MIAMI (AP) Barry Bonds bicycles across the Rickenbacker Causeway on his daily morning ride, Biscayne Bay on one side and the Atlantic Ocean on the other, a complicated past behind him.
Most of the time he looks ahead - to this weekend, for example. He's heading for home.
Bonds will return to San Francisco for a three-game series, still wearing orange and black but now in a different role with a different team. The former Giants slugger will be in the visitor's dugout as hitting coach for the Miami Marlins, and he doesn't think it's as strange as it sounds.
''It's not going to feel strange,'' Bonds said. ''That's my home. That will always be my home. I don't feel strange at home.''
He's making a second home in Miami, and all indications are he enjoys his new job. Every time a TV camera shows Bonds during a game, which is often, he seems to be grinning.
A snapshot moment: When leadoff hitter Dee Gordon ended a recent 16-pitch at-bat with a single, Bonds clapped, waved his fist and shouted, ''Woo!'' Gordon later came around to score, and Bonds greeted him with a gleeful hug.
''It's nice to be back on the field,'' Bonds said. ''I like it a lot. It feels better on this side than when I was playing. I was always focused in on, `I've got to do the next job. I've got to go play defense.' Now I get to be on this side and enjoy it. When I see something they are working so hard on, it's exciting.''
Bonds was upbeat even though the Marlins are off to another dismal start and not doing much to make their new hitting coach look good. Justin Bour is batting .227, Giancarlo Stanton is at .224, J.T. Realmuto is at .205 and Marcell Ozuna is at .200.
''It's not how you start, it's how you finish,'' Bonds said. ''These guys are young players. You expect bumps in the road. That's the whole challenge of it.''
Washington Nationals manager Dusty Baker managed Bonds with the Giants, and they talked about the challenge of it during a series this week in Miami.
''It's good for him to be back in baseball,'' Baker said Thursday. ''He seems like he's having fun. This is as `feeling happy' as I've seen him in a while.''
Not that the Marlins' experiment with Bonds - which was owner Jeffrey Loria's idea - can be declared a success yet.
Bonds is back in the majors for the first time since his final season as a player in 2007, easing into the role with help from assistant hitting coach Frank Menechino. There has been skepticism Bonds will long endure the daily grind, hours and travel that come with coaching.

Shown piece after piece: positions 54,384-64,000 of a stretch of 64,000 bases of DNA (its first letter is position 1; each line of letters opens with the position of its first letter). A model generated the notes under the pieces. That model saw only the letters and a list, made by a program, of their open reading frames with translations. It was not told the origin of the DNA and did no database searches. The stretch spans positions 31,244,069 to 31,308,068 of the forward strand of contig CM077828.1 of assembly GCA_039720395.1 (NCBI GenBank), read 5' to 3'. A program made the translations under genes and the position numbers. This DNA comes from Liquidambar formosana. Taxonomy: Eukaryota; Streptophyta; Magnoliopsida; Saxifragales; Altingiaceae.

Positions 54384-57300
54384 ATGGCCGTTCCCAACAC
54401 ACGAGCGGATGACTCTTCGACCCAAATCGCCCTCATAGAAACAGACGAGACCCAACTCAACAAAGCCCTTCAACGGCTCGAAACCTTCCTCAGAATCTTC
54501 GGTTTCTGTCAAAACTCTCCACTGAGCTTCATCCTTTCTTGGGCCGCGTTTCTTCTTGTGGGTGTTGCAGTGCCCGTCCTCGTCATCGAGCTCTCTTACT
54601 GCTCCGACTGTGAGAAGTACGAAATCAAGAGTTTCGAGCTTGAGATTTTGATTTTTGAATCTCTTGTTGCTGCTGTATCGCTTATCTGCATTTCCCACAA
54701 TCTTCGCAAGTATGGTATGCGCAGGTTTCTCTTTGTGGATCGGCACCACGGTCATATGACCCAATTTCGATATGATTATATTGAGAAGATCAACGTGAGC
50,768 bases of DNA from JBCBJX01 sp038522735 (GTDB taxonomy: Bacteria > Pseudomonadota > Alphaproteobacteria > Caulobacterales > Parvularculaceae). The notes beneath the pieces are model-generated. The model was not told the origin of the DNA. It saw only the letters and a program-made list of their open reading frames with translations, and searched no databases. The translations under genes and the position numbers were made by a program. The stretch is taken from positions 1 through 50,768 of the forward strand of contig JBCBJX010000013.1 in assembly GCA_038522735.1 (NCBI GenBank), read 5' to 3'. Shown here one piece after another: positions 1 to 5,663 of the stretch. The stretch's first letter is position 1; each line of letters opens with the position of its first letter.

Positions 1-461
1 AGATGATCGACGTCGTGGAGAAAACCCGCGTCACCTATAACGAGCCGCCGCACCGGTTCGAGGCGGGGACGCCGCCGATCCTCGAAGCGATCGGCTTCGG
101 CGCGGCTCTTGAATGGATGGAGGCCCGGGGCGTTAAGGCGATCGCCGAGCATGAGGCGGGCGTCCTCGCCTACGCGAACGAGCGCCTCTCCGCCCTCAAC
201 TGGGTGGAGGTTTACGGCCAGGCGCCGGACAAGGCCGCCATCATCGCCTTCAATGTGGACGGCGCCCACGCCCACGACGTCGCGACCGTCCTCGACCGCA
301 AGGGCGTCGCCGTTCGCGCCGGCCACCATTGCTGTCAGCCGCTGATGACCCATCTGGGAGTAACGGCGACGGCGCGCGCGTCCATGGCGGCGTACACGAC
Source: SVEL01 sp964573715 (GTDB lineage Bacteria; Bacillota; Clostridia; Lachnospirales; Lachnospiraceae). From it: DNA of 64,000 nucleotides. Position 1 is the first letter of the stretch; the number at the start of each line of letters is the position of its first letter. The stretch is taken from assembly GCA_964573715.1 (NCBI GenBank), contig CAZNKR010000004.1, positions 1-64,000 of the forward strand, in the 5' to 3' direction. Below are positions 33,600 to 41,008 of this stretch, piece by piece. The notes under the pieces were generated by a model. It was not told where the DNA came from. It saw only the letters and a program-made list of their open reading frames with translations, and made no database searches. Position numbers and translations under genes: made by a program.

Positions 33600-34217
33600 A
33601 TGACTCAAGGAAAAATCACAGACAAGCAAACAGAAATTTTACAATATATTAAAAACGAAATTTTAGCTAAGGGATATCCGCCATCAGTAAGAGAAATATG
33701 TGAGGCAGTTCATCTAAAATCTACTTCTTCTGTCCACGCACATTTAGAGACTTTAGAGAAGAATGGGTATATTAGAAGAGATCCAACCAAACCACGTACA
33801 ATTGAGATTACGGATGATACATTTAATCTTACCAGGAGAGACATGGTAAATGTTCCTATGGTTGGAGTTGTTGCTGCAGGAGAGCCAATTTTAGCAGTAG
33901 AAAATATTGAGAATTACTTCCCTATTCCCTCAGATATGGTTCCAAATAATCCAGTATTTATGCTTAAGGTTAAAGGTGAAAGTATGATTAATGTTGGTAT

Marlins manager Don Mattingly said the jury's still out.
''Him getting used to the coaching part of it is a work in progress from a standpoint of the amount of time and the preparation,'' Mattingly said. ''You see Frankie still doing a lot of the prep work. Barry is still getting into the routine of the ugly side of coaching - being here at 1, and studying video, and studying on the plane and you don't get a chance to watch movies, and things like that.
''It just depends how good you want to be as a coach. If you want to be a really good coach, you've got to do the work.''
Bonds spends several hours a day watching his hitters hit. But he also makes time for himself, heading off on one of his two performance bikes every morning around 7:30.
Sure, there will be titters on Twitter about how a steroids-tainted home run king is into cycling. But Bonds isn't pedaling to win.
''I ride about two hours and watch all the young people beat me,'' said Bonds, 51. ''I'm making some good friends. I'd like to ride in a group, but it's hard because of the times. They want to get out there at 6 o'clock. But I'm not getting out there at 6 o'clock after a night game.''
The bikes go on the road with him, and they're going to San Francisco.
''I will ride my bike like I always do, over the bridge, over to Sausalito,'' he said.
Sounds beautiful. But then the panoramic scene atop the Rickenbacker Causeway is breathtaking, too.
Which view is better? Bonds' expression answered the question.
''That's funny,'' he said. ''Not even worth commenting on.''
San Francisco is still home.
AP freelance Writer Walter Villa in Miami contributed to this report.